The fact they ever let that thing on the grid boggles my mind.  It's like the most clearly inappropriately not-vintage but very old race car possible.



#16 krapmeister

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Posted 20 September 2022 - 13:05

The fact they ever let that thing on the grid boggles my mind. It's like the most clearly inappropriately not-vintage but very old race car possible.


Maybe they knew it would be fast, but as a Newey-mobile liable to be fragile?

#17 Dan333SP

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Posted 20 September 2022 - 13:44

The fact they ever let that thing on the grid boggles my mind.  It's like the most clearly inappropriately not-vintage but very old race car possible.

 

Haven't kept up with Goodwood... is this all a joke or does Newey really have some special era-inappropriate modifications on that Jag that the competitors wouldn't have access to, other than Button at the wheel? 



#18 juicy sushi

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Posted 20 September 2022 - 14:53

I've seen mid/late 70's Camaros running but they don't fit the classes listed above. The 1970 Mustangs don't fit either. What/when do they run?

 

eta-Have to say it's kind of funny watching them sliding around on the tiny tires they have to run.

Those run during the Member's Meeting event, which I think is in the Spring.



#19 juicy sushi

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Posted 20 September 2022 - 14:57

Haven't kept up with Goodwood... is this all a joke or does Newey really have some special era-inappropriate modifications on that Jag that the competitors wouldn't have access to, other than Button at the wheel? 

I am not completely sure, but the RAC TT has definitely evolved over the years from "the one with the GTOs and E-Types" into "hot-rodded E-Types and Cobras stomp everything else entered."  I am not sure what level of modification is permitted.  But every time Newey brings his E-type, it's demonstrably quicker than every other car by a margin, and doesn't even look like the rest while in motion.  It's much lower and does not pitch or roll like the other cars in the class do.  I am quite certain he's tweaked it in ways that no one else figured out.



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#20 juicy sushi

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Posted 20 September 2022 - 14:57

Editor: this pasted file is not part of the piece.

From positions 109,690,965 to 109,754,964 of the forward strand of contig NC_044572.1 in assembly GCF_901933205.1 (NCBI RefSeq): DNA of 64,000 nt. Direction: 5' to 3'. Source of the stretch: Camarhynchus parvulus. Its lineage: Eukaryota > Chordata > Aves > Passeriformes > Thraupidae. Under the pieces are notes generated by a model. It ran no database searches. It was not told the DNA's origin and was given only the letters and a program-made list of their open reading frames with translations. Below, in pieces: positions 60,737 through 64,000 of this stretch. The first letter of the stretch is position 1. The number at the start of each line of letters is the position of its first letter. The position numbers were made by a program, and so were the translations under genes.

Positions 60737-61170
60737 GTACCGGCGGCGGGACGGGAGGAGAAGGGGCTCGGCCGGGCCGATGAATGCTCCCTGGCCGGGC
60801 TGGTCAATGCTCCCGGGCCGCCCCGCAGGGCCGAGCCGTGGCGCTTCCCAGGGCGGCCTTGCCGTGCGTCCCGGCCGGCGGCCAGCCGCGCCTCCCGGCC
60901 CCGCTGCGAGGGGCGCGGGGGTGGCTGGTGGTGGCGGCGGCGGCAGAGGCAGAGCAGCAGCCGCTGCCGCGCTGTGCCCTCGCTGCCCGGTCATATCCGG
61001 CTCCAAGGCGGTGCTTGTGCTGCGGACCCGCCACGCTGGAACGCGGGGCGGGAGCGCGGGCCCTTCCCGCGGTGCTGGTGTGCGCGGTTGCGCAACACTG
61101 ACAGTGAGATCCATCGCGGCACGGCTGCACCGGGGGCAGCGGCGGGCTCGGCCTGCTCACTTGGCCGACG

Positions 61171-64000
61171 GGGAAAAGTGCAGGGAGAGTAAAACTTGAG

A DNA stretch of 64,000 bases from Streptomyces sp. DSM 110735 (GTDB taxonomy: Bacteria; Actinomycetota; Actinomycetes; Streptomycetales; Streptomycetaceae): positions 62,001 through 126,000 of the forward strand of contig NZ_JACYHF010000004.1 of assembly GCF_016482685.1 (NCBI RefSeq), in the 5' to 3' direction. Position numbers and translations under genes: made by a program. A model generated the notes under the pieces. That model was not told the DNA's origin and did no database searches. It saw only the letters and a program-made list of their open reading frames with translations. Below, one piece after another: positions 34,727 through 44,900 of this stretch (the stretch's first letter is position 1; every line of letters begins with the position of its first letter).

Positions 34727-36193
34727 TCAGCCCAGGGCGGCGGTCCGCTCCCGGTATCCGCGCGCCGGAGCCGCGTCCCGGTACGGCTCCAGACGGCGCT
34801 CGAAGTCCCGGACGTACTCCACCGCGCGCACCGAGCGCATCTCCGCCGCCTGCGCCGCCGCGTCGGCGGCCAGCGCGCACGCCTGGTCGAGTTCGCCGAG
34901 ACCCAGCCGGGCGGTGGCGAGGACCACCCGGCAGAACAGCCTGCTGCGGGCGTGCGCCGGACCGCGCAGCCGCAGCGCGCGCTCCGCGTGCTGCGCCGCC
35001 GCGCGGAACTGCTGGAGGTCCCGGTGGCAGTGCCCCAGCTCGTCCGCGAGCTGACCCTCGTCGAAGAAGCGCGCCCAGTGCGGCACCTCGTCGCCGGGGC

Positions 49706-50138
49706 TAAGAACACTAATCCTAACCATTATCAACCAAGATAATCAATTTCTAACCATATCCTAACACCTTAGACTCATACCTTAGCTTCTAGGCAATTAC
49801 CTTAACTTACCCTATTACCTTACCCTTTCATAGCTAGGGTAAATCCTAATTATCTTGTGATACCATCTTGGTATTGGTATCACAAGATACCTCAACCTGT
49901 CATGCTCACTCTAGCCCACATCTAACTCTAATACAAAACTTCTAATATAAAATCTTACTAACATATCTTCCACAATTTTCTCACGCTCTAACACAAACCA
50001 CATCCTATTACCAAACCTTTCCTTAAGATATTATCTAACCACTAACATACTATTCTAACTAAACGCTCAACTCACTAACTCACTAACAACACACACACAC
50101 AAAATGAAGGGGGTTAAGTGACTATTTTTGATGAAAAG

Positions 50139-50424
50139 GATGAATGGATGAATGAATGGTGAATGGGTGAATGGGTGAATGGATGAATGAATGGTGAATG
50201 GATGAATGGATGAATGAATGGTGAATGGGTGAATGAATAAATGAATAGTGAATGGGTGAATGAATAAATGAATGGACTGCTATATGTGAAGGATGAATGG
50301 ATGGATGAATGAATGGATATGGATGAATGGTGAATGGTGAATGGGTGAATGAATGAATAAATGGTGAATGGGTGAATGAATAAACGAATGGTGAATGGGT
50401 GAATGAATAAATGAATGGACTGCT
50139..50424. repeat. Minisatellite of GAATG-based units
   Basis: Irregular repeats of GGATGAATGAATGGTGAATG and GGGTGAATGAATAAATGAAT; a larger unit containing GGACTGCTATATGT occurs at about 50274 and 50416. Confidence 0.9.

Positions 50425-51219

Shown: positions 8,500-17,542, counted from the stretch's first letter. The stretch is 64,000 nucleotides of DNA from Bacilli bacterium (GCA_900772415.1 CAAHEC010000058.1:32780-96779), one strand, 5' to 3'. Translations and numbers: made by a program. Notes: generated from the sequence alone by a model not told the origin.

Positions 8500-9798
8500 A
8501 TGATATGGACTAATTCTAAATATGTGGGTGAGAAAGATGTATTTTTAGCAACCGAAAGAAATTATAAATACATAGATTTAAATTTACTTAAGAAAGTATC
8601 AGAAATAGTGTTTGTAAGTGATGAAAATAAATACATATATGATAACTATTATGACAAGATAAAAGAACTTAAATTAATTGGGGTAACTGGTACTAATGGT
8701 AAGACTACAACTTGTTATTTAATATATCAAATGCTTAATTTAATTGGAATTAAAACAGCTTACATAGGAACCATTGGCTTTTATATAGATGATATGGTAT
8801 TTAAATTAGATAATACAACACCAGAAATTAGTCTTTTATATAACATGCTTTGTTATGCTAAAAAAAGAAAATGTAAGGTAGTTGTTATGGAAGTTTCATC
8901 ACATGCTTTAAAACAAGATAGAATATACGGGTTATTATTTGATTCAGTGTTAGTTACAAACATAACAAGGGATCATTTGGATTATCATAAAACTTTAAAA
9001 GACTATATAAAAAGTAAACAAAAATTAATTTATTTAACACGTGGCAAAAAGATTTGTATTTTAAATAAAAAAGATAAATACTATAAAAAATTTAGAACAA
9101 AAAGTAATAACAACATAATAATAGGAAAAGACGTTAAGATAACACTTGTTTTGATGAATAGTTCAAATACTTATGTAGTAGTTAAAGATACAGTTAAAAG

Maybe they knew it would be fast, but as a Newey-mobile liable to be fragile?

It's gone the distance before.  And wasn't any closer to the pack that I can recall.



#21 artyparty

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Posted 22 September 2022 - 20:46

The fact they ever let that thing on the grid boggles my mind.  It's like the most clearly inappropriately not-vintage but very old race car possible.

Couldn't agree more! You've only got to look at the thing to see how the bodywork has been massaged to provide aero advantages. Having access to wind tunnel has its advantages! It's sad how the TT has developed, as have many of the races. You only have to look back at the lap times from ten years ago to see the marked difference. The St Mary's Trophy is a case in point. You don't all have to be doing 120mph down the Lavant Straight to provide a spectacle, or close racing for that matter. You don't seem to get any of the more interesting leftfield cars that ran back in the day at all and it's just the same old names and cars in so many of the races. Too many professional drivers as well. 



#22 juicy sushi

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Posted 22 September 2022 - 22:01

I have no problem with the pro drivers, as they seem to generally ensure some of the more insane passing attempts are no longer being done, but very much agree that the continued investment in making the cars more competitive has meant the variety is gone as only the “best” base cars are able to be tuned to suit.

#23 paulb

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Posted 23 September 2022 - 11:52

Haven't kept up with Goodwood... is this all a joke or does Newey really have some special era-inappropriate modifications on that Jag that the competitors wouldn't have access to, other than Button at the wheel? 

Racers will be racers. Years ago I stumbled across a garage where they had a McLaren Can Am car they ran in vintage races. They said it had some tweaks. I was surprised, assuming the cars would be run as they were back in the day. Nope! It sure sounded glorious.



#24 juicy sushi

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Posted 23 September 2022 - 13:12

Yeah, I remember Tommy Kendall mentioning on a podcast recently that all of those classic late-60s/early-70s V8s may have been 450-500hp in era, but were mid-to-high 600s now when racing, and people have definitely kept tweaking set-ups and stuff.  Plus, many aren't even the real car, just crashable perfect replicas with the real machine safe in the garage...



#25 BerniesDad